Beryl, the first named storm of the 2024 hurricane season, has already wrought destruction from the Caribbean to the Yucatan Peninsula and, according to officials at the National Hurricane Center in Miami, is expected to hit the Texas coast as a Category 1 hurricane sometime early Monday morning. 

The center said Beryl would likely land somewhere between Brownsville and north of Corpus Christi in the early hours of July 8 as a "strong Category 1 storm." However, according to an official, the longer it takes to make landfall, the stronger it could grow in intensity.  

“[Category 1] could be conservative if Beryl stays over water longer” than expected, Jack Beven, a senior specialist, wrote in an update Sunday. The caveat comes from the Gulf of Mexico's unusually warm water temperature, which can cause early-season storms to intensify rapidly as Beryl did in the Caribbean.

The official forecast predicts Beryl will gain 17 to 23 mph in wind speed within 24 hours of approaching the coastline. 

Texas has experienced this threat before, most notably Hurricane Harvey in 2017. At a Category 4, Harvey hit the state hard before stalling over the Southeastern area for days, causing catastrophic floods. The National Oceanic and Atmospheric Administration put Harvey’s total damage at $125 billion.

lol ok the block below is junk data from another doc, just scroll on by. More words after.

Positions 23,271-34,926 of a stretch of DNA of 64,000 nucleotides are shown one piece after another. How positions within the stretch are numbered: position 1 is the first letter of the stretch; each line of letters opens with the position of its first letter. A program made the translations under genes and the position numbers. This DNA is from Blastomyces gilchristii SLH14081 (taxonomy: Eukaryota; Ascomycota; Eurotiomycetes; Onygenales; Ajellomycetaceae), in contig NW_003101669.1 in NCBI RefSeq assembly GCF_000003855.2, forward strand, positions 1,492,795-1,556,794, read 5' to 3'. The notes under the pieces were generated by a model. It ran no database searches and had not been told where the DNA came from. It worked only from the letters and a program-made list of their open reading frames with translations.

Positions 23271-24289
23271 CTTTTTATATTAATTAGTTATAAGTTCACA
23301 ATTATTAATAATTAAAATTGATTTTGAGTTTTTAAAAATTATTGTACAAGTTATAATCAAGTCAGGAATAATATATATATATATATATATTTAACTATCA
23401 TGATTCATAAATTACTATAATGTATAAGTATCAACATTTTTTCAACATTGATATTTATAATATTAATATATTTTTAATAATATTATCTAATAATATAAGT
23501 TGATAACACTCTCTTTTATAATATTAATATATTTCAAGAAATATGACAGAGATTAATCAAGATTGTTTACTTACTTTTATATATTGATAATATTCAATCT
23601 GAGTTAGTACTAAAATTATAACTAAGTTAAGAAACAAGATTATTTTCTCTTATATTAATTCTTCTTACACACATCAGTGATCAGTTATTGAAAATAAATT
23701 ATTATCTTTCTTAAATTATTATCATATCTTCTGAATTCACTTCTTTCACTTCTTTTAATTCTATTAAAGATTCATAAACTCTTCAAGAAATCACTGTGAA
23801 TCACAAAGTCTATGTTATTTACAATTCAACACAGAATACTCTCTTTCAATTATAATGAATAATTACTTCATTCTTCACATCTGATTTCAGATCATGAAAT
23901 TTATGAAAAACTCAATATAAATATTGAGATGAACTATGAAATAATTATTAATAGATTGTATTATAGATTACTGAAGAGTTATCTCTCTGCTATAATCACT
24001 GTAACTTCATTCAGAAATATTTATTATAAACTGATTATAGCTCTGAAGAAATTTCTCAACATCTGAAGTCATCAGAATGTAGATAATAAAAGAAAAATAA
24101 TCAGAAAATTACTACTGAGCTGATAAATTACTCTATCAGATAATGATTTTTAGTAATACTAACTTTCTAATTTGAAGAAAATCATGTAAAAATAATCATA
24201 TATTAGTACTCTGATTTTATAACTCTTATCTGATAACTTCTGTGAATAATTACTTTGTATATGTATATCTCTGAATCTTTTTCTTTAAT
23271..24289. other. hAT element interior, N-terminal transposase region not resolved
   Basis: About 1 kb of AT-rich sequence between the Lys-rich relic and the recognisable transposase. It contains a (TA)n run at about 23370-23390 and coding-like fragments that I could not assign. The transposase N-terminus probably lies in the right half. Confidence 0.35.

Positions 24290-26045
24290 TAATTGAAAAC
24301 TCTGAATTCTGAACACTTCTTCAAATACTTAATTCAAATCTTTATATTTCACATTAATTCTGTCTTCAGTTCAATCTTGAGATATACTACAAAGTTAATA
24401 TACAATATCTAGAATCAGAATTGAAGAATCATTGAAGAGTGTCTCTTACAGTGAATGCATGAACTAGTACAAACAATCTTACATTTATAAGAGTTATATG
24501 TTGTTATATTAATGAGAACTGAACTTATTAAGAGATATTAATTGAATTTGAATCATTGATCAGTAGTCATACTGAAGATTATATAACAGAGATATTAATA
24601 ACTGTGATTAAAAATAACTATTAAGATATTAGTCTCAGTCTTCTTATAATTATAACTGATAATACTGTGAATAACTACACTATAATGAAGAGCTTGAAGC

Over the holiday weekend, the state began preparing for what could be significant damage to infrastructure. The governor’s office added 81 counties to the state’s Hurricane Beryl Disaster Declaration. 

Satellite image of Beryl 2024.National Hurricane Center

“Based on the current forecast, heavy rain and some localized flooding could occur all the way from the coast through areas near College Station, Tyler, and Texarkana as the storm moves through Texas on its current track,” Lt. Governor Dan Patrick said in a news conference that KBTX-TV first reported. 

Last week, Beryl ripped through parts of the Caribbean, unleashing fury across several islands, including Grenada, Dominica and Barbados. In Jamaica, the Category 4 winds brushed the island’s southern coast, ripping off portions of the roof system at the main international airport near Kingston, as first reported by the Miami Herald

Officials have urged Texans to stay informed, monitor local weather forecasts, follow directions from local officials, make an emergency plan, review hurricane evacuation routes, build a kit containing emergency supplies, and consider reviewing flood risk and insurance coverage. 

“I thank our state’s emergency response personnel who are working around the clock to protect their fellow Texans,” Gov. Greg Abbott said in a statement. “Holiday travelers and communities in at-risk areas are urged to heed the guidance of state and local officials to keep themselves and their families safe.”

Roofing Contractor will continue monitoring the situation and issue follow-ups as information becomes available.